Study: humans have caused all the global warming since 1950

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Powered by Guardian.co.ukThis article titled “Study: humans have caused all the global warming since 1950″ was written by Dana Nuccitelli, for theguardian.com on Tuesday 19th April 2016 10.00 UTC

A new study published in Climate Dynamics has found that humans are responsible for virtually all of the observed global warming since the mid-20th century. It’s not a novel result – in fact, most global warming attribution studies have arrived at the same general result – but this study uses a new approach.

The percentage contribution to global warming over the past 50-65 years in two categories: human causes (left) and natural causes (right), from various peer-reviewed studies. The studies are Tett et al. 2000 (T00, dark blue), Meehl et al. 2004 (M04, red), Stone et al. 2007 (S07, green), Lean and Rind 2008 (LR08, purple), Huber and Knutti 2011 (HK11, light blue), Gillett et al. 2012 (G12, orange), Wigley and Santer 2012 (WG12, dark green), Jones et al. 2013 (J13, pink), IPCC AR5 (IPCC, light green), and Ribes et al. 2016 (R16, light purple). The numbers are best estimates from each study.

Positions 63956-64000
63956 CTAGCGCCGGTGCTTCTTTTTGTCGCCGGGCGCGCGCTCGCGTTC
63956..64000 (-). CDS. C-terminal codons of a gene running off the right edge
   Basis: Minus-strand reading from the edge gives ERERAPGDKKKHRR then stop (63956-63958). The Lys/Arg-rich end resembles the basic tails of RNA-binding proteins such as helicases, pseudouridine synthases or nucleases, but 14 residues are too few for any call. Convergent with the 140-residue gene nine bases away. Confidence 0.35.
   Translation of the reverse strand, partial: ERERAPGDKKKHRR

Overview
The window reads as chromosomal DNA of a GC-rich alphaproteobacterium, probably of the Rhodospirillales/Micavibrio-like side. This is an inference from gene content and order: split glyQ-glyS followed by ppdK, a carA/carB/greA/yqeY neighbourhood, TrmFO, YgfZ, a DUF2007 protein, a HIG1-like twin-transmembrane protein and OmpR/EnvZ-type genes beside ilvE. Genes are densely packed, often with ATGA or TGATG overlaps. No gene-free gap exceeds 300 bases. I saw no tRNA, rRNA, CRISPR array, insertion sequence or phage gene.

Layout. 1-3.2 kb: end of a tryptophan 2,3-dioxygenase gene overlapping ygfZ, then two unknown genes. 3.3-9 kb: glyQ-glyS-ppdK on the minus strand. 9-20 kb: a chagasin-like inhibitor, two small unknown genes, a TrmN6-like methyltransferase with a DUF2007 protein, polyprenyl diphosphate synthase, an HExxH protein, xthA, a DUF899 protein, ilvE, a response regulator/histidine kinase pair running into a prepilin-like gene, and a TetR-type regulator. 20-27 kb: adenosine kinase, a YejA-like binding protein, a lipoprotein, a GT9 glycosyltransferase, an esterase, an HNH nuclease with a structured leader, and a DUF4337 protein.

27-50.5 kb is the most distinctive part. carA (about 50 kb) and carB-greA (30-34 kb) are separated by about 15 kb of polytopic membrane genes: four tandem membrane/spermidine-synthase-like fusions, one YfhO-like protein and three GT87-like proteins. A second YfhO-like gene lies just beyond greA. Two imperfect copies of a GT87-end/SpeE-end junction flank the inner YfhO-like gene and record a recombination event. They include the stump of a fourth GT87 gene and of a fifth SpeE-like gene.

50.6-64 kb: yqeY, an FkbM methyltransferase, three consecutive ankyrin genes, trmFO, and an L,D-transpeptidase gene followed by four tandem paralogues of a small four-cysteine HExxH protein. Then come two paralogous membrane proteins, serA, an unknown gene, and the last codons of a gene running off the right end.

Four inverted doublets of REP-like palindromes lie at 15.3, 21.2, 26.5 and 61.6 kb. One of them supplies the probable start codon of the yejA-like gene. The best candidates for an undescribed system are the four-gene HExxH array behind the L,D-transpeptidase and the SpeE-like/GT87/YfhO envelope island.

The percentage contribution to global warming over the past 50-65 years in two categories: human causes (left) and natural causes (right), from various peer-reviewed studies. The studies are Tett et al. 2000 (T00, dark blue), Meehl et al. 2004 (M04, red), Stone et al. 2007 (S07, green), Lean and Rind 2008 (LR08, purple), Huber and Knutti 2011 (HK11, light blue), Gillett et al. 2012 (G12, orange), Wigley and Santer 2012 (WG12, dark green), Jones et al. 2013 (J13, pink), IPCC AR5 (IPCC, light green), and Ribes et al. 2016 (R16, light purple). The numbers are best estimates from each study. Illustration: Dana Nuccitelli